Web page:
Thursday, January 15, 2009

US Climate Action Partnership climate change plan launched -- behind the times

The US Climate Action Partnership (USCAP), a coalition of business, environmental and other interests, unveiled its "Blueprint for Legislative Action" climate change program today, which features a cap-and-trade approach to reducing GHG emissions.  USCAP link to 28 page Blueprint   USCAP Executive Overview  The cap-and-trade proposal is, of course, by now mainstream thinking -- and unsurprising given the Environmental Defense economic incentive approach to environmental problems. The USCAP plan is based upon an 80% reduction of 2005 GHG emissions by 2050.  Note that this goal falls far short of more ambitious proposals already made in Congress and is woefully inadequate to meet the 350 ppm, 1 degree C criterion for climate change mitigation policy proferred by James Hanson, et al. to avoid dangerous global warming impacts.

The Blueprint apparently represents two years of work by USCAP members building on their January 2007 Call for Action, which articulated  principles for climate change mitigation efforts and made recommendations urging “prompt enactment of national legislation in the United States to slow, stop and reverse the growth of greenhouse gas (GHG) emissions over the shortest time reasonably achievable.”     

The Blueprint responds to requests by federal policymakers for a detailed consensus to help inform climate change legislation. USCAP acknowledges that it does not include all stakeholders and interests.  It characterizes the Blueprint as an "integrated package of policies [providing] a pragmatic pathway to achieve aggressive environmental goals in a responsible and economically sustainable manner." 4 page

 
 
   

Excerpts from Executive Overview:

The United States faces an urgent need to reinvigorate our nation’s economy, enhance energy security and take meaningful action to slow, stop and reverse GHG emissions to address climate change.
 

USCAP agrees that the science is sufficiently clear to justify prompt action to protect our environment. Each year of delayed action to control emissions increases the risk of unavoidable consequences that could necessitate even steeper reductions in the future, with potentially greater economic cost and social disruption.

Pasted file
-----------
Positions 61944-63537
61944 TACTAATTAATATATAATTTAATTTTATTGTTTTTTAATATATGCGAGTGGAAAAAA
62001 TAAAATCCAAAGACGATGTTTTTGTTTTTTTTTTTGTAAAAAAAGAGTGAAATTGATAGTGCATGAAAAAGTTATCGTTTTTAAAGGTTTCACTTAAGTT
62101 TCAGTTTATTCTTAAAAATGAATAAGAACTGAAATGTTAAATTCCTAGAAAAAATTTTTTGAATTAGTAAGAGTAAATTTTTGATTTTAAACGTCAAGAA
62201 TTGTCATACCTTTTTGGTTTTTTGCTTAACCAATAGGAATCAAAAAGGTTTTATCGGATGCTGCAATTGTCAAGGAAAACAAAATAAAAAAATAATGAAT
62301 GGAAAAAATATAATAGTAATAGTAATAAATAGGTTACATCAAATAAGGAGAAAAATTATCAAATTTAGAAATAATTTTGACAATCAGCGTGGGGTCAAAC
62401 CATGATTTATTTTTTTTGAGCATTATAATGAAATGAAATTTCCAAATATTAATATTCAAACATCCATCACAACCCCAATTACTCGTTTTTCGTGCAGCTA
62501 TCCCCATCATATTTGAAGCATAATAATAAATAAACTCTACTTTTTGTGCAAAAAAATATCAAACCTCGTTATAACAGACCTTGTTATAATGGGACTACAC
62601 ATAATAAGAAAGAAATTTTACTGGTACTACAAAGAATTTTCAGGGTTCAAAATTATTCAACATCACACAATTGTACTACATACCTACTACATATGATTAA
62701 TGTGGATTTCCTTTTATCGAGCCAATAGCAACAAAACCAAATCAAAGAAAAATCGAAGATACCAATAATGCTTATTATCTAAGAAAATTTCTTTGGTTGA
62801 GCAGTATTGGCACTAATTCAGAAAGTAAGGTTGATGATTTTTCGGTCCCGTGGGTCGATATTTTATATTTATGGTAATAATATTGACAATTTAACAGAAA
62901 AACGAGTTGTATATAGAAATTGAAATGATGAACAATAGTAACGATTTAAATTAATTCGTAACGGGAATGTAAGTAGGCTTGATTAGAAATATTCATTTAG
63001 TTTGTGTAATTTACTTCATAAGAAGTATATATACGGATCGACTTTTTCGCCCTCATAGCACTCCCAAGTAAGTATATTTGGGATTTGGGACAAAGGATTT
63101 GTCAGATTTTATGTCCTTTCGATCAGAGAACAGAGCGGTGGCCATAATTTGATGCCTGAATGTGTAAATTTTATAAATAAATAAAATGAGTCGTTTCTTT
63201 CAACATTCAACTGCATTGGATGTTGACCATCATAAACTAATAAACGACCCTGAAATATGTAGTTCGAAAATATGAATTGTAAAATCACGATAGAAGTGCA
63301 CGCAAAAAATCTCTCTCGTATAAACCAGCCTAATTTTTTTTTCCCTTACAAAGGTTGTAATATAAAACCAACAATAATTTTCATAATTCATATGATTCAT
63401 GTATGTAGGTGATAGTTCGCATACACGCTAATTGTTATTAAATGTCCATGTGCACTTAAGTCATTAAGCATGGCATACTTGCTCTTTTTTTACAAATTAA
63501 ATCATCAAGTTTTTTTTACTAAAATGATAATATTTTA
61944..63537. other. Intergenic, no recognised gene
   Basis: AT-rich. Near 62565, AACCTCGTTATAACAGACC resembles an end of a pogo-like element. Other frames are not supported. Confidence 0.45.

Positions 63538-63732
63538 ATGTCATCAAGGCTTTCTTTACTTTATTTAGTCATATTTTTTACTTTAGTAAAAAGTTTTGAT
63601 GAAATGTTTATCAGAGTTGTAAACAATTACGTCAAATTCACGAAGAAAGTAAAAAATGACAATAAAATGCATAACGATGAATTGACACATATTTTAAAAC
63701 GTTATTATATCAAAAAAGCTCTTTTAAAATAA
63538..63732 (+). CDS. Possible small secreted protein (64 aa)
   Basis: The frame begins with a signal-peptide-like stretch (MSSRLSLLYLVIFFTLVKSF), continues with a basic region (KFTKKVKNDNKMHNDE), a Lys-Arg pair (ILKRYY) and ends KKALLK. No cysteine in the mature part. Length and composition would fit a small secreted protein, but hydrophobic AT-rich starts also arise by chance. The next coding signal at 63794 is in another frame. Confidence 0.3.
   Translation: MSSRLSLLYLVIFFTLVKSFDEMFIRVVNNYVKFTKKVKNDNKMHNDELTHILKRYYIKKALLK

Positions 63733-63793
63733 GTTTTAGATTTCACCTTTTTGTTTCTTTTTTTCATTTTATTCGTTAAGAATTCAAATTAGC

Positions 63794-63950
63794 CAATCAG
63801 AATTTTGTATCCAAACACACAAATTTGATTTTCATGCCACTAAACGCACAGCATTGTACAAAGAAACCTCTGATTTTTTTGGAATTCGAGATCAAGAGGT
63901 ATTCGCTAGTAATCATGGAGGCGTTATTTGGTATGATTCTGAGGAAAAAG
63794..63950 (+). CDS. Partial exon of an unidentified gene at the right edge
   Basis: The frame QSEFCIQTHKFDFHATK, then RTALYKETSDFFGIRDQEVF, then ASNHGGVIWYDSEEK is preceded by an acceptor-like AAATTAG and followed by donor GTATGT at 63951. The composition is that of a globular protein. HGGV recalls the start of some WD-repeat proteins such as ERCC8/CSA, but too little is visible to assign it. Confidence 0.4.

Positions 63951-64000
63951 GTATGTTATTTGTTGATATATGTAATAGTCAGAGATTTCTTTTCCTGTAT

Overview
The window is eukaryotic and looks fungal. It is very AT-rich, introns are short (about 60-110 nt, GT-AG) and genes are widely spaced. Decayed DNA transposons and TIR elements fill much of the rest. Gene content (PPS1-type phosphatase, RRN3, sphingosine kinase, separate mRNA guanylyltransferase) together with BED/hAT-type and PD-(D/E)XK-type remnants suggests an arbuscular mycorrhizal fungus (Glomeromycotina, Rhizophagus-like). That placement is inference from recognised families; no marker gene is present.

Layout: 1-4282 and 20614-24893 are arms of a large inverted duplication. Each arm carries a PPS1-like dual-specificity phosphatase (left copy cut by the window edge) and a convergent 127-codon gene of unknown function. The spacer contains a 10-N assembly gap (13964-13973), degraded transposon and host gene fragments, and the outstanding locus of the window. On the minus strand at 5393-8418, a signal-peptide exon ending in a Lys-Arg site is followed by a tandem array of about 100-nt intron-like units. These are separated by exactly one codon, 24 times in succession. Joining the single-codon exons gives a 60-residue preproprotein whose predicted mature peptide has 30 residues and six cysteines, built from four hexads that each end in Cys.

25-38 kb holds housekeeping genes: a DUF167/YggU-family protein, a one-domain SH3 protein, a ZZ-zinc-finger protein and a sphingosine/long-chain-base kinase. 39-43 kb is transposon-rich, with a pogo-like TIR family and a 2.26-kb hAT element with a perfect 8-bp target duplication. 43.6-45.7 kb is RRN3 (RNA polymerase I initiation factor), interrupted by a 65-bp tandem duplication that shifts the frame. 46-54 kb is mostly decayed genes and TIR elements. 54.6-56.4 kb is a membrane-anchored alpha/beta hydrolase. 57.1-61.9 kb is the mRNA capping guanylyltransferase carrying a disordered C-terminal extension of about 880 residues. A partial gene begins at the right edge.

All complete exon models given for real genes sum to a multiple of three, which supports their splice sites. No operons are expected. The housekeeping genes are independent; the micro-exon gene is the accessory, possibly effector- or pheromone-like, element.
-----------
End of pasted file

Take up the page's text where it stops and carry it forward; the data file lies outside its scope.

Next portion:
To address these challenges successfully will require a fundamental shift in the way energy is produced, delivered and consumed in the US and around the globe. Thoughtful, comprehensive and tightly linked national energy and climate policy will help secure our economic prosperity and provide American businesses and the nation’s workforce with the opportunity to innovate and succeed.
 

While we recognize that achieving the needed emission reductions is not free of costs, we also believe well-crafted legislation can spur innovation in new technologies, help to create jobs, and increase investment and provide a foundation for a vibrant, low-carbon economy.

International Principles
Climate change presents a global problem that requires global solutions. USCAP believes that international action is essential to meeting the climate challenge. U.S. leadership is essential for establishing an equitable and effective international policy framework for robust action by all major emitting countries. For this reason, action by the U.S. should not be contingent on simultaneous action by other countries. In our Blueprint we offer a set of principles to guide Congress and the Administration to address the global dimension of this problem.

Cap-and-Trade System Design
We believe the strongest way to achieve our emission reduction goals is a federal cap-and-trade program coupled with cost containment measures and complementary policies for technology research, development and deployment, clean coal technology deployment, lower-carbon transportation technologies and systems, and improved energy efficiency in buildings, industry and appliances. In a cap-and-trade system, one allowance would be created for each ton of GHG emissions allowed under the declining economy-wide emission reduction targets (the “cap”). Emitters would be required to turn in one allowance for each ton of GHG they emit. Those emitters who can reduce their emissions at the lowest cost would have to buy fewer allowances and may have extra allowances to sell to remaining emitters for whom purchasing allowances is their most cost-effective way of meeting their compliance obligation. This allows the economy-wide emission reduction target to be achieved at the lowest possible cost.
 

Targets and a Timetable for Action

Emission Reduction Targets
  • 97%-102% of 2005 levels by 2012
  • 80%-86% of 2005 levels by 2020
  • 58% of 2005 levels by 2030
  • 20% of 2005 levels by 2050

USCAP believes the legislation should establish a mandatory, national economy-wide climate protection program that includes aggressive emission reduction targets for total U.S. emissions and for capped sectors (see sidebar). Equally important, it is imperative that the costs of the program be manageable. USCAP believes the recommended targets are achievable at manageable costs to the economy provided that a robust offsets program and other cost containment measures, along with other critically important policies as recommended in the Blueprint are enacted. In addition, Congress should require periodic assessment of emerging climate science and U.S. progress towards achieving emission reduction targets, and social, environmental and economic impacts in order to determine if legislative revisions are necessary to improve the nation’s climate protection program.

 

Scope of Coverage and Point of Regulation
USCAP recommends the cap-and-trade program cover as much of the economy’s GHG emissions as politically and administratively possible. This includes large stationary sources and the fossil-based CO2 emitted by fuels used by remaining sources. The point of regulation for large stationary sources should be the point of emission. The point of regulation for transportation fuels should be at the refinery gate or with importers. Congress should establish policies to ensure carbon-based price signals are transparent to transportation fuel consumers and other end users, thereby encouraging them to make informed GHG-reduction choices. Emissions from the use of natural gas by residential and small commercial end users can be covered, for example, by regulating the utilities that distribute natural gas, often referred to as local distribution companies (LDCs).